Senior leaders talk SHARP
Wednesday, 19 April 2017
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By Dawn Arden
Public Affairs Office

“Protecting our people protects our mission,” was the message Col. Geoffrey Catlett, SHARP Academy director, stressed during the Sexual Assault Awareness and Prevention Month Senior Leader Luncheon held April 13 at Fort Leonard Wood’s Pershing Community Center.

Catlett quoted the Chief of Staff of the Army Gen. Mark Milley while speaking on how sexual violence compromises unit and mission readiness.

“Incidents of sexual assault will bring a unit to its knees and will take it at least a year to get readiness to where it needs to be for combat,” he said. “There is a direct correlation between this and unit readiness. Those intangibles, that trust, the discipline, unit cohesion, are all destroyed when this happens in our ranks.”

Catlett went on to quote statistics from reports published by the Center for Disease Control, which show 20 percent of women in our society are likely to be a survivor of sexual assault and 25 percent of women and 17 percent of men will be sexually abused as children.

“Those are pretty disturbing numbers,” he said. “We know sexual violence is not just an Army problem. We are a reflection of society.”

He said bystander intervention plays a large part in victory over sexual assaults. Catlett said roughly 40 percent of women who have been assaulted were harassed by the perpetrator first and 20 percent were stalked before being assaulted.

“We use the old adage in the Army that 90 percent of your problems come from 10 percent of your Soldiers,” Catlett said. “Let me tell you, 90 percent of your Soldiers are never going to sexually harass or assault someone, but are they going to tolerate it? Are they going to stand by and watch it?”

He stressed that leaders need to be involved in every aspect of the problem and teach Soldiers what is right and what won’t be tolerated.

According to Catlett, the numbers of reports being filed continue to rise, which he said is a good thing that shows a “vote of confidence” in the Army and its leaders. He added “we want reporting to go up and incidents to go down.”He said the largest increase is in reports of male-on-male assaults.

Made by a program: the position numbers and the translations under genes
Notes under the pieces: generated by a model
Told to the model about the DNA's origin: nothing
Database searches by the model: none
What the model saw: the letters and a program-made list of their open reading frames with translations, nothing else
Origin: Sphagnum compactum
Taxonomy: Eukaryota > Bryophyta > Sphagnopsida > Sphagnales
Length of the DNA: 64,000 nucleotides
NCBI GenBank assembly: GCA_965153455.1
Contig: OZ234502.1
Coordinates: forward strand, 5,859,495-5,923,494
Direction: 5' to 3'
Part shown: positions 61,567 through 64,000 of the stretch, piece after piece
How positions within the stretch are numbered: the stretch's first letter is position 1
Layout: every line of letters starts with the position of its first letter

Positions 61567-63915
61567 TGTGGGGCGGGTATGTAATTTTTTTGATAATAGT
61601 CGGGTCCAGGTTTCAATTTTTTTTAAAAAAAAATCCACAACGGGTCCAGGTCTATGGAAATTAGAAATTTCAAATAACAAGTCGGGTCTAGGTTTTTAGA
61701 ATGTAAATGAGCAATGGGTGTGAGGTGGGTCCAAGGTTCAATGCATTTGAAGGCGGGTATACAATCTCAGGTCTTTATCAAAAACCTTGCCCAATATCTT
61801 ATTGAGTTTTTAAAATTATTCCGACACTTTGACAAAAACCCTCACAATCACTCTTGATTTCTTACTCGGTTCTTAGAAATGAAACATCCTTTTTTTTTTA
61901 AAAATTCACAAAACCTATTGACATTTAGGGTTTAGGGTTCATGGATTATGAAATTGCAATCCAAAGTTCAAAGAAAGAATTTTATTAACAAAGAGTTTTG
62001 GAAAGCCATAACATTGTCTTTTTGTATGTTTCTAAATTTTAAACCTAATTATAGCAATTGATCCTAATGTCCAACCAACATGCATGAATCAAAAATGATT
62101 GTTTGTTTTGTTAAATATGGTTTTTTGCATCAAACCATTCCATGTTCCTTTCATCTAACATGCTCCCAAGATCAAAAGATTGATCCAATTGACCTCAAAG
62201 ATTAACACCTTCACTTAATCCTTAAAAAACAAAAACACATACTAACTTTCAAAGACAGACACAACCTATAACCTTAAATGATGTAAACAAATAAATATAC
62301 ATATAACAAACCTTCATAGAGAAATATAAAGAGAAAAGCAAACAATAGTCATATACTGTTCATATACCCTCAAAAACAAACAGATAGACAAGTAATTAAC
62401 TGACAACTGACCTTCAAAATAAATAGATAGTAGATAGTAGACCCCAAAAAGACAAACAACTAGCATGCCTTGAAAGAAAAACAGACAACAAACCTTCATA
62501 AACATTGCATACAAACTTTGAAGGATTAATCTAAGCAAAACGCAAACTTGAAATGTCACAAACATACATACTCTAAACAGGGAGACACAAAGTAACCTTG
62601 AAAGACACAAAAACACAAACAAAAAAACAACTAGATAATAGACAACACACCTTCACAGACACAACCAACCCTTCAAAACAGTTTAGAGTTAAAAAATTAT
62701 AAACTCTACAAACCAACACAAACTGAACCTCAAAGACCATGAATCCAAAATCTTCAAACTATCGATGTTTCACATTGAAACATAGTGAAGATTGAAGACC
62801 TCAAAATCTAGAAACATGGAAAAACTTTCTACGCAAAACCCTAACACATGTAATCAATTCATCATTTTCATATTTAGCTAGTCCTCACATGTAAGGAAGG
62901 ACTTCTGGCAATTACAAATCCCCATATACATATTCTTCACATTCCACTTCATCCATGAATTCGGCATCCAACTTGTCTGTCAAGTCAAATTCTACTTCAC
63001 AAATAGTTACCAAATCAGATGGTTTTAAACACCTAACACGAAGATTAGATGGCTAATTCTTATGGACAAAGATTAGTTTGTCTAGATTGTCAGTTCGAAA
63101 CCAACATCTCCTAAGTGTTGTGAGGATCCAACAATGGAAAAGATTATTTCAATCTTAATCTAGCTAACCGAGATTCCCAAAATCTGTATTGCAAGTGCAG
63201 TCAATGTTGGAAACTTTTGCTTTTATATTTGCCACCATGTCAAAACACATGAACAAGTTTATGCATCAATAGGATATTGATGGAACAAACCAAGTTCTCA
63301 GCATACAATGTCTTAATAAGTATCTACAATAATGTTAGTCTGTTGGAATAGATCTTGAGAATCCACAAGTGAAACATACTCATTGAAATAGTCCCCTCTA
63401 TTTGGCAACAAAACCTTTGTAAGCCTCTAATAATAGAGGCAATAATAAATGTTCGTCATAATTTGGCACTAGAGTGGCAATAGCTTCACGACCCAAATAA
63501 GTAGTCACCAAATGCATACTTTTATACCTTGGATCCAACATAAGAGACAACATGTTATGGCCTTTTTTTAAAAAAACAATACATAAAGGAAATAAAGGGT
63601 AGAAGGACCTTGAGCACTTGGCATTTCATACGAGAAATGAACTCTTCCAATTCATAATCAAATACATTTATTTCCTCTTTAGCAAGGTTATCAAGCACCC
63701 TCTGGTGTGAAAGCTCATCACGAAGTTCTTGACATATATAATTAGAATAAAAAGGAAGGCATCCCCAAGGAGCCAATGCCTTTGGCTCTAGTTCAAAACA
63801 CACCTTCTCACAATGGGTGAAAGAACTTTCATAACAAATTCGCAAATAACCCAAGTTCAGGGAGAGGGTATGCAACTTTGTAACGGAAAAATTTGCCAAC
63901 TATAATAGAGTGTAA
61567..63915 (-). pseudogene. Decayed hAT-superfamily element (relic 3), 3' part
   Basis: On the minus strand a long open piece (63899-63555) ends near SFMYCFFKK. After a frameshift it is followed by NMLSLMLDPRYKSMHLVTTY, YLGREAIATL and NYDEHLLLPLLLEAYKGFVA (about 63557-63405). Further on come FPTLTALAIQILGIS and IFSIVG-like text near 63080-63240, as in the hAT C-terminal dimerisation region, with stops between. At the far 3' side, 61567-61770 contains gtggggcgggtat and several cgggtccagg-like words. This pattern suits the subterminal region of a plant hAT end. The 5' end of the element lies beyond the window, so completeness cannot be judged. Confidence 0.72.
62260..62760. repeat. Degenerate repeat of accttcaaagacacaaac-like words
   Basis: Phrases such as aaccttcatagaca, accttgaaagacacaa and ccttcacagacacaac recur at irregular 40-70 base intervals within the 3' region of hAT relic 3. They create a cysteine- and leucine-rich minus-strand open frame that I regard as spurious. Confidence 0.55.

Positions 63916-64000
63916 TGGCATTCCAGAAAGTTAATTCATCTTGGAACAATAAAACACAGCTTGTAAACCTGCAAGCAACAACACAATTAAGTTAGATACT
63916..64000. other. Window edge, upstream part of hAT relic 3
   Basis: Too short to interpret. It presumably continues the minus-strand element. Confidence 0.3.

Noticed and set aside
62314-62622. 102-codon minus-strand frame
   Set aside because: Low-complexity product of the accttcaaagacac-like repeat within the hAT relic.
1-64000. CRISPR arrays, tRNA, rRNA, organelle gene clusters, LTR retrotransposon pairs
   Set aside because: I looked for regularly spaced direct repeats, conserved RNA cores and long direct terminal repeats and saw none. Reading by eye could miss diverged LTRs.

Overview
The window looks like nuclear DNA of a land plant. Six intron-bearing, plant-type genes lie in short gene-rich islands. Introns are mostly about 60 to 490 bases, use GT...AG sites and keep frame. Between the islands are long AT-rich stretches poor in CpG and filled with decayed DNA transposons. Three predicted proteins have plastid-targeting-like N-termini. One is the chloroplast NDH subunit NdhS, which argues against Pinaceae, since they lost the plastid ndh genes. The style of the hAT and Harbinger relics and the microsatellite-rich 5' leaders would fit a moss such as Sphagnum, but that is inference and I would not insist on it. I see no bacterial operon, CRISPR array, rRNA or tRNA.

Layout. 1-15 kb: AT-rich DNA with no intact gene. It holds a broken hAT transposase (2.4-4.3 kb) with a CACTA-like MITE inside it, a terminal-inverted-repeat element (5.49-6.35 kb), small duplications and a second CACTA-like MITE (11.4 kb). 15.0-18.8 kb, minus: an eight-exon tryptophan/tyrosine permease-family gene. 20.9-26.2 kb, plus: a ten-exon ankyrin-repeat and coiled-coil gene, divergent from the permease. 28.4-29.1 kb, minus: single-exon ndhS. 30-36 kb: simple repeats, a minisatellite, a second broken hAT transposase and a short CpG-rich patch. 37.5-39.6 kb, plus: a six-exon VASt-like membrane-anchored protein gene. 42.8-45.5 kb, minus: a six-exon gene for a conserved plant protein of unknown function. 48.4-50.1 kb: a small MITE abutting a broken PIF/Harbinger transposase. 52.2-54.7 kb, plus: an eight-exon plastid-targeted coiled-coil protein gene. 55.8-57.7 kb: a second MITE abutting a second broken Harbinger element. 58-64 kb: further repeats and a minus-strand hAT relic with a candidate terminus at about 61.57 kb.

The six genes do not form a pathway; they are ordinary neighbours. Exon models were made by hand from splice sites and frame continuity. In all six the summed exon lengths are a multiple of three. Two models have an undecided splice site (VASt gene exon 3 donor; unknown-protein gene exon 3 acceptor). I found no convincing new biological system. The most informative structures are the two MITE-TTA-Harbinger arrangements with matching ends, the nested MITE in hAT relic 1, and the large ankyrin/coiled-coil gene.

“Only 12 percent of them felt they could come forward. That means we literally have thousands of male Soldiers in our organizations who are living lives of desperation because they don’t think the SHARP program is for them,” Catlett said. “We’ve got to talk to our male Soldiers about this. We’ve got to acknowledge that it happens; we have to open the response system and speak to them so they can come forward and be heard and to be treated, and, God willing, go from victim to survivor.”

A sexual assault survivor shared her story in hopes of giving senior leaders insight to the important role they play in the reporting and recovery processes.

“You never know who the victim is. We are all around you, and you never know who your assailant is, they are people you would never, ever suspect,” she said. “I hope this has helped you realize that we are all around you. That we do exist and that it’s very hard at times to wear this uniform.”

Maj. Gen. Kent Savre, Maneuver Support Center of Excellence and Fort Leonard Wood commanding general, addressed those in attendance, telling them to think as if this were their son or daughter and stressed how important it is to teach young Soldiers right from wrong.

“Here at Fort Leonard Wood, we’re in the business of bringing new people into the Army from across America. We do have to help people understand what right and wrong is,” Savre said. “Most importantly, we have to have all of our Soldiers, male and female, believe they can reach out to somebody. That if something happens to them, they trust their chain of command. Only we can provide that trust.”